The moment I learned that he was a released prisoner, and was denied entry for security reasons, I turned off the camera and I continued writing what he said, he was talking to me with a beautiful smile and a voice full of anxiety.
I asked him, “Are you afraid to return to the West Bank?”
He answered, “I don’t know what will happen, but I am happy with the moment I’m living now and I am in my city for the first time in my life. I don’t want to think about the things to come. It is enough for me to see now the joy of my son and daughter. I am so happy that my children saw the sea in their childhood, I grew up and did not know what the sea was until this moment.”
I smiled and asked, “What do you think of Jaffa?”
He replied, “Jaffa . . . I cannot find any word to describe it, and there are no words that can describe my feeling at this moment.”
I took out some sweets from my bag, gave them to the two children, said goodbye to this family, and promised them that the pictures would remain with me without publishing them for their safety, and that I would only send them to them. We exchanged phone numbers and I continued walking towards the beach in the Manshiyya neighborhood.
While walking, I remembered being denied seeing the sea for three years during my detention and imprisonment. I had visited it every week before my arrest. This experience made me feel every word that these people shared with me. The sea gives a beautiful feeling and psychological comfort to those who suffer from constant pressures in life, especially when they are caused by the occupation that has continued for all these years.
I reached the beach in the Manshiyya neighbourhood, a neighborhood that was turned into a park after it was completely destroyed in 1948. Nothing was left but a single Palestinian building that was later transformed by the Israeli authorities into a museum called the “Etzel Museum”, which celebrates the Zionist militia that destroyed the neighborhood and ethnically cleansed it of Palestinians during the Nakba. I took off my shoes and started walking barefoot on the sand.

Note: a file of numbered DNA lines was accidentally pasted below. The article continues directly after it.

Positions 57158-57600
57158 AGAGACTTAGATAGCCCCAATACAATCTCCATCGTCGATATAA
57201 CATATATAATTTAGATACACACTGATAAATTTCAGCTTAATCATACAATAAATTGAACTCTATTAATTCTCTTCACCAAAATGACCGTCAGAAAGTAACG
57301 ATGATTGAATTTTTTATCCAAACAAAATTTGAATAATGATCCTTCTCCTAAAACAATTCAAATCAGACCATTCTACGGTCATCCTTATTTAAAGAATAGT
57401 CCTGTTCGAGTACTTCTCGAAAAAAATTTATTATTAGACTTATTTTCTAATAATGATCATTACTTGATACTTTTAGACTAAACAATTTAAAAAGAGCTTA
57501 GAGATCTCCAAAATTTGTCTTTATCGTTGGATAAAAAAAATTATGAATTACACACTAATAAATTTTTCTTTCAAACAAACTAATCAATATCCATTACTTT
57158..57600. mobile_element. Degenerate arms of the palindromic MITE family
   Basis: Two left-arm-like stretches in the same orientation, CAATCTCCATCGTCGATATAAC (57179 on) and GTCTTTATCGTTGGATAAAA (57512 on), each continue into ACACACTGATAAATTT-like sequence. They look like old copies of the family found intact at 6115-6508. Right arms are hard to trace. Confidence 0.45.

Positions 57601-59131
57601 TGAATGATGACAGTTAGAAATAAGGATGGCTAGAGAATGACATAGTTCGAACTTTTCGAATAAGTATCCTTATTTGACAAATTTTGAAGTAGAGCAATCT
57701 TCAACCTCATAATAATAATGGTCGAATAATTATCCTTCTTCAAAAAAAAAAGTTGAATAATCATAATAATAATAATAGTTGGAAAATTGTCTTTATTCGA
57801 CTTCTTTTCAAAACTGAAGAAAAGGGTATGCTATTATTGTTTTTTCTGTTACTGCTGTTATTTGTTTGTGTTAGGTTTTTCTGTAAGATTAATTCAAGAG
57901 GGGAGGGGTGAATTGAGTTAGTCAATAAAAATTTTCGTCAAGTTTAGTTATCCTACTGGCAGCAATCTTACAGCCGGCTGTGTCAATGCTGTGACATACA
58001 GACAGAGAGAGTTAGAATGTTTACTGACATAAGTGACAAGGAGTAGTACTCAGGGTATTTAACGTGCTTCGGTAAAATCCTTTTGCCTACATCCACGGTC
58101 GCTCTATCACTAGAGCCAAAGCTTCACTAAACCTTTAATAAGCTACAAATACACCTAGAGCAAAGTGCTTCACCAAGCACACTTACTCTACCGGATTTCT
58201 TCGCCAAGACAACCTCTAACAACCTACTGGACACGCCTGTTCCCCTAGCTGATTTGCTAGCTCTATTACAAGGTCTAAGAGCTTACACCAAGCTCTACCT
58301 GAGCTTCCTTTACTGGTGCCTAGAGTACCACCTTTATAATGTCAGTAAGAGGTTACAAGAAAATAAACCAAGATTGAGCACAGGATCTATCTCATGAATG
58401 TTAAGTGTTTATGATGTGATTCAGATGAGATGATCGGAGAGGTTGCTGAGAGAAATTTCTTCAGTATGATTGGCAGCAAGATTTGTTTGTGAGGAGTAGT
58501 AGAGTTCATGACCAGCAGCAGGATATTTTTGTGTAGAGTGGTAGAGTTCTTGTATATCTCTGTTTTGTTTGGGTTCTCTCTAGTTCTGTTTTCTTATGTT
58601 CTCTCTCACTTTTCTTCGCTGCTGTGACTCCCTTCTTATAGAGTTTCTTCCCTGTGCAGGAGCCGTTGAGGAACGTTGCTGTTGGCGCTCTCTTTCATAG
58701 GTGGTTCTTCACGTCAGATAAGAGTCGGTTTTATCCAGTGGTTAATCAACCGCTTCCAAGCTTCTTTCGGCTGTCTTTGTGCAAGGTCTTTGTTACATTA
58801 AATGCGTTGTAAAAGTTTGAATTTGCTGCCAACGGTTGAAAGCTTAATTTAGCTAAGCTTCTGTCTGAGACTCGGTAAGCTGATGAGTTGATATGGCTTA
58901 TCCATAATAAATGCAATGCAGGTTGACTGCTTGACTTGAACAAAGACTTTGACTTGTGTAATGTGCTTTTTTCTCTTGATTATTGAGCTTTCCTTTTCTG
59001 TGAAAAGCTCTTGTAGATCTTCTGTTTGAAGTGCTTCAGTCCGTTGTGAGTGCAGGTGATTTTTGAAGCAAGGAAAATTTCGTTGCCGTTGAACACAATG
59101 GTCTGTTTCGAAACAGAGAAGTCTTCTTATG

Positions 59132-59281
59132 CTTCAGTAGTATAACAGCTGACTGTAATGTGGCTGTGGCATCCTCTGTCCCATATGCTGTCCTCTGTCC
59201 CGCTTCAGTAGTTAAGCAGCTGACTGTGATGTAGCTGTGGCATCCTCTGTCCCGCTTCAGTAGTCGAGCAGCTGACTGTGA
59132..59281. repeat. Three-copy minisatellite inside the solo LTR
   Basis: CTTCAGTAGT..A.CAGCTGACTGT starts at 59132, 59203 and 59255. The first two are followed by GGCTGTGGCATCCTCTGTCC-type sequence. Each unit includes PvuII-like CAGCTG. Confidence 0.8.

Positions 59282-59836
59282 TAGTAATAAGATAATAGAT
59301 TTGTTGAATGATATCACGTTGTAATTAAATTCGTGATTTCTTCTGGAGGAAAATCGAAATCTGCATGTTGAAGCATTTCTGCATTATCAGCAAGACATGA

My eyes stopped at Samah, 32 years old, as she was sitting on the sand in her black jilbab, looking at the sea as the waves smacked in front of her from moment to moment. When I approached her and asked that she talk to me about the moment that she was in, she immediately asked me to stop filming, saying, “Write and do not film.” I respected her request and turned off the camera and went back to the notebook and pen again. I asked her, “Is this the first time in your life that you saw the sea?”
She replied, “Yes, this is the first time in my life that I am seeing the sea and entering our country from ‘48. I am from Tulkarm, my husband is a martyr, and I am banned from entering for security reasons. My husband was killed while returning from work in Jaffa, he was returning to Tulkarm through a forbidden road. The army saw him, he was afraid that they would arrest him, because he got in and out without a permit, so he ran away. The army shot him.”
She paused and started crying, then continued, “This is the first time that I discovered that seawater tastes like the taste of a tear that has flowed from my eyes now.”
I took a deep breath, and along with her words I felt a lump in my heart. I could not complete the conversation with her. What she said was sufficient to summarize the reality and the story. I kissed her forehead and said to her: “Welcome to your homeland in Jaffa.” She smiled and started playing with the waves of the sea. I left her and kept walking, looking for another story or another tear of the salt of this sea.
I documented many scenes with my cameras, and wrote many memories with my pen, all of which are moments full of feelings and stories. But the most important story that must be told every time and everywhere is that we are a people who love life. And that all this land from the river to the sea is called Palestine. And that the world’s silence on this occupation and against this people is the major crime. The sight of our cities on the Palestinian coast, such as Jaffa, Acre, Haifa, and Umm Khaled “Netanya”, which are full of their original inhabitants, and is the natural landscape that should be in this homeland.
Dareen Tatour is a poet, photographer, social media activist and Palestinian citizen of Israel from Reineh. Dareen spent nearly three years jailed and under house arrest. She was convicted in May 2018 on charges of incitement and support for terror organizations after she published her poem “Resist, My People, Resist Them” on social media.